BWHAHAHAHAHAHAHAHA Another moslem pooskin bites the dust.
á EU monitors discover cash at border crossing á Armed men demand return of money
Chris McGreal in Jerusalem Saturday May 20, 2006 The Guardian
Hamas is demanding the return of ?640,000 (£434,00) confiscated from one of its senior officials trying to smuggle it into the Gaza Strip yesterday. The Palestinian president, Mahmoud Abbas, ordered a criminal investigation after EU monitors at the Rafah border crossing discovered the money hidden in a belt worn by Sami Abu Zuhari, a Hamas spokesman, when he dropped it. The cash was handed to Palestinian customs officers under the authority of Mr Abbas.
About 100 armed Hamas men laid siege to the border crossing to demand the return of the money, but later withdrew. Mr Zuhari, who was returning from Qatar, said the cash came from donations made by Arab countries to help Palestinian prisoners after foreign aid was cut off following the Hamas election victory.
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The standoff added to growing tensions in the territory after Hamas deployed its own security forces on the streets of Gaza this week in defiance of Mr Abbas. The US secretary of state, Condoleezza Rice, warned that the move has created a "dangerous situation" that the Palestinian president must resolve.
Ms Rice said Mr Abbas has frequently spoken of the need for "one authority and one gun" and therefore he should not accept Hamas using 3,000 of its own armed men to police the streets. "It's a very tense situation and one that we hope will be resolved. We obviously believe that President Abbas, who we believe has the confidence of the Palestinian people, should be able to exercise his responsibilities as president of the country," she said.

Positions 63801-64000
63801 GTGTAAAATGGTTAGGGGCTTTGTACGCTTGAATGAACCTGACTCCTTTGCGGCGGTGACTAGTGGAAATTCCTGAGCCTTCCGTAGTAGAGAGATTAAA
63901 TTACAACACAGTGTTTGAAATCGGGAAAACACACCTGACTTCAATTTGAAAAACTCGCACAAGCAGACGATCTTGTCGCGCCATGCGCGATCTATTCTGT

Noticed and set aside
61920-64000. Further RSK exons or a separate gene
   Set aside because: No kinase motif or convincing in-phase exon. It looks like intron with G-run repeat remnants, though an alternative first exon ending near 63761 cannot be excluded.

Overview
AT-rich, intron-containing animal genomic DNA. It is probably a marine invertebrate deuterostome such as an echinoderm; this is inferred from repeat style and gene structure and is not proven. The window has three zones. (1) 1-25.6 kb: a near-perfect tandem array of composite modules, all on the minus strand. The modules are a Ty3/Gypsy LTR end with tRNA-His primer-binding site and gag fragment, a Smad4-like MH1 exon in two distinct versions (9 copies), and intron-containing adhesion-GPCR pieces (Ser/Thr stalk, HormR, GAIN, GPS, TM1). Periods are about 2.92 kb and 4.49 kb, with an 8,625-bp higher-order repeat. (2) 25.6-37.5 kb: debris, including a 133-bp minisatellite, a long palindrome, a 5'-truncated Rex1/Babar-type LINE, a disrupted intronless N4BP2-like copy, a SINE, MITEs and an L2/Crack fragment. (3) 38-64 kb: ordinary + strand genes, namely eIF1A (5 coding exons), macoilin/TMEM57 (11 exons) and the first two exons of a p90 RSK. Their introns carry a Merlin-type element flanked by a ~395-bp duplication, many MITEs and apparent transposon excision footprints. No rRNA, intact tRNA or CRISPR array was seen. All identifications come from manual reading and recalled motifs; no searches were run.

But the Palestinian prime minister, Ismail Haniyeh, said the force would remain. "We do not intend to make one step backward. The force will stay. Their task is to protect internal security and if there will be a need to increase its number, we will do it," he said yesterday.
The Israeli prime minister, Ehud Olmert, denied there was any humanitarian crisis in the occupied territories as the result of cuts in foreign aid, calling claims of one "total propaganda". In an interview with the New York Times ahead of his first meeting as prime minister with George Bush in Washington next week, Mr Olmert said that if there was a crisis Israel would ensure Palestinians did not suffer - although Palestinian doctors say at least four dialysis patients have died because of drug shortages. "We will pay if necessary out of our own pockets," Mr Olmert said. "We wouldn't allow one baby to suffer one night because of a lack of dialysis."
The Israeli prime minister will also discuss his plan to remove some settlers from the West Bank while redrawing borders to annex the major Jewish colonies, home to about 80% of settlers. Asked by the New York Times if he would negotiate with the Palestinians over the new borders, Mr Olmert said: "I don't believe that at any time in the future we will change things without talking to the Palestinians."